Summer starts early in Georgia, so by the time the peaches hit the farmers market we’re already knee-deep in sunscreen and fireflies. And thank goodness for their arrival. As the humid summer heat intensifies, the bounty of the ripe, juicy fruit is the very best form of relief.
While there’s no wrong way to eat a peach — raw with the juices dripping down our chins is a personal family favorite — summer simply cannot pass without baking peaches into a sweet Southern cobbler. Fresh summer peaches are so ripe and sweet that they need little more than to be sliced and covered with a pillowy cream biscuit topping.
1. There’s no need to peel the peaches. If you dig into a spoonful of traditional peach cobbler, you’re likely to find the stone fruit slices sans their outer layer. But tender peach peels are difficult to remove with a traditional peeler, and so the tedious task is often done by dunking the peaches into boiling water and then an ice bath, or with a serrated peeler. Leaving the peel intact streamlines the steps and makes this one of the easiest summer desserts. The blush peach skin also adds flavor and a rosy hue to the cobbler’s filling.
2. Top with easy cream biscuits. Some cobblers are latticed with strips of pie dough, but the best topping for a Southern peach cobbler has to be the cream biscuit. Cream biscuits are made with full-fat heavy cream rather than a combination of butter and buttermilk. Stirred together quick bread-style and portioned with an ice cream scoop, this cobbler topping bakes up golden-brown and tender.
Putting together fresh peach filling
A peach cobbler is all about the fresh fruit — three pounds of ripe peaches, to be exact. The freshly cut fruit may form a mound above the rim of the baking dish, but it will collapse and concentrate as it bakes. It takes little more than a sprinkle of sugar and a teaspoon of vanilla extract to let the natural sweetness of in-season peaches shine. Freshly squeezed lemon juice balances the fruit, adding the spark of acidity that makes you want another spoonful, while cornstarch thickens the natural juices into a luscious, bubbling sauce.
Making the biscuit topping
Southern biscuits rely on butter, buttermilk and a light-handed technique for their tender and flaky layers. Cream biscuits are a simpler cousin, relying on full-fat heavy cream instead of butter and buttermilk. Like other quick breads, the dry ingredients, including flour, salt, sugar, and leavening, are whisked together first before stirring in the cream and forming a wet dough. Use an ice cream scoop to portion the dough evenly across the cobbler. Sprinkle the tops with turbinado sugar to give the lightly sweetened cream biscuits a golden crust.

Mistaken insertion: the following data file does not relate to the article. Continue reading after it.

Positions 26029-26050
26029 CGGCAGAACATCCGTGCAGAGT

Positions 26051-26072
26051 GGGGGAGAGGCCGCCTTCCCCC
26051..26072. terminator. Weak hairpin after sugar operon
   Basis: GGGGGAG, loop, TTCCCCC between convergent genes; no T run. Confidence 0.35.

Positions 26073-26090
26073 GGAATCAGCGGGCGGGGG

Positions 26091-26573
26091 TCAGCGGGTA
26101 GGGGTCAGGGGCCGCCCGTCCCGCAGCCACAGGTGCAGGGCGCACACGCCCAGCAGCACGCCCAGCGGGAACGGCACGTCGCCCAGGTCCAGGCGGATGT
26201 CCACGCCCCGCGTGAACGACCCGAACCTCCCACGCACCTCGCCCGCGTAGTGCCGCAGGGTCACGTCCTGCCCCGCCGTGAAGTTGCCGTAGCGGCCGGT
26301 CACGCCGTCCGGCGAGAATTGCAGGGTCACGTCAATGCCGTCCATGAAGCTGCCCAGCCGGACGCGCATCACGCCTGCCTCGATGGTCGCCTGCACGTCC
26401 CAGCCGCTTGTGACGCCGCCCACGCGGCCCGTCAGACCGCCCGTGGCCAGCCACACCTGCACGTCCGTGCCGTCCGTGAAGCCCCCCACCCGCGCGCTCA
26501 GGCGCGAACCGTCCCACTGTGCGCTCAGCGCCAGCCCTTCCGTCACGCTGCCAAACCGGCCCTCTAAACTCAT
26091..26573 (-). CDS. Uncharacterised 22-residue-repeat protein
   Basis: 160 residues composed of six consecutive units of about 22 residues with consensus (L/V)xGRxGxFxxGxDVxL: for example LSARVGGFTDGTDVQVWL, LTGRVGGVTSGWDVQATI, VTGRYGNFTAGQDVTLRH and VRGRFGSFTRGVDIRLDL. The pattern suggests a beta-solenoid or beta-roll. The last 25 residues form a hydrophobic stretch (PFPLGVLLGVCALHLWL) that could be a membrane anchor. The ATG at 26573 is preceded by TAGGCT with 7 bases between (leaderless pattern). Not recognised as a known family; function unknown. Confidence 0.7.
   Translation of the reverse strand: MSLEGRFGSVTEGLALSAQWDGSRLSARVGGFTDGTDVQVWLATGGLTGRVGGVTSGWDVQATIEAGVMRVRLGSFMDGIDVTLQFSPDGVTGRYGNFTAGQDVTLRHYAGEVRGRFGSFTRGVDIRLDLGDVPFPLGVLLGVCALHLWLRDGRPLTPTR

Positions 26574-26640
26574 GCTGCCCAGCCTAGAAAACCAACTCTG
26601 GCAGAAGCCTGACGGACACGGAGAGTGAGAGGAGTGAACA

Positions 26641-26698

Easy Peach Cobbler
For the filling:
1 tablespoon unsalted butter
8 medium peaches (about 3 pounds), pitted and sliced about 1/2-inch thick
1/4 cup granulated sugar
2 tablespoons freshly squeezed lemon juice (from 1 lemon)
2 teaspoons cornstarch
1 teaspoon vanilla extract
For the topping:
1 1/2 cups all-purpose flour
1/4 cup granulated sugar
1 teaspoon baking powder
1/2 teaspoon kosher salt
1 1/2 cups heavy cream, divided
1 tablespoon coarse sugar, such as turbinado or demerara
1. Arrange a rack in the middle of the oven and heat to 375 F. Coat a 9-inch pie plate or 8-by-8-inch baking dish with the butter.
2. Make the fruit filling. Add the peaches, granulated sugar, lemon juice, cornstarch, and vanilla, and toss to combine.
3. Make the cobbler dough. Whisk the flour, sugar, baking powder and salt together in a large bowl. Stir in 1 cup of the cream, then slowly stir in the remaining cream a little at a time until a wet, but not runny, dough forms. You’ll use 1 1/4 to 1 1/2 cups of the cream.
4. Drop heaping spoonfuls of the dough evenly over the fruit, covering the cobbler. Sprinkle with turbinado sugar.
5. Place the baking dish on an aluminum foil-lined baking sheet. Bake until the fruit bubbles and the topping is golden and cooked through, 50 to 60 minutes.
6. Cool cobbler for 30 minutes. Let the cobbler cool on a wire rack at least 30 minutes before serving.
Recipe note: Refrigerate leftovers in an airtight container for up to two days.
This article is written by Patty Catalano, TheKitchn.com from The Kitchn and was legally licensed via the Tribune Content Agency through the Industry Dive publisher network. Please direct all licensing questions to firstname.lastname@example.org.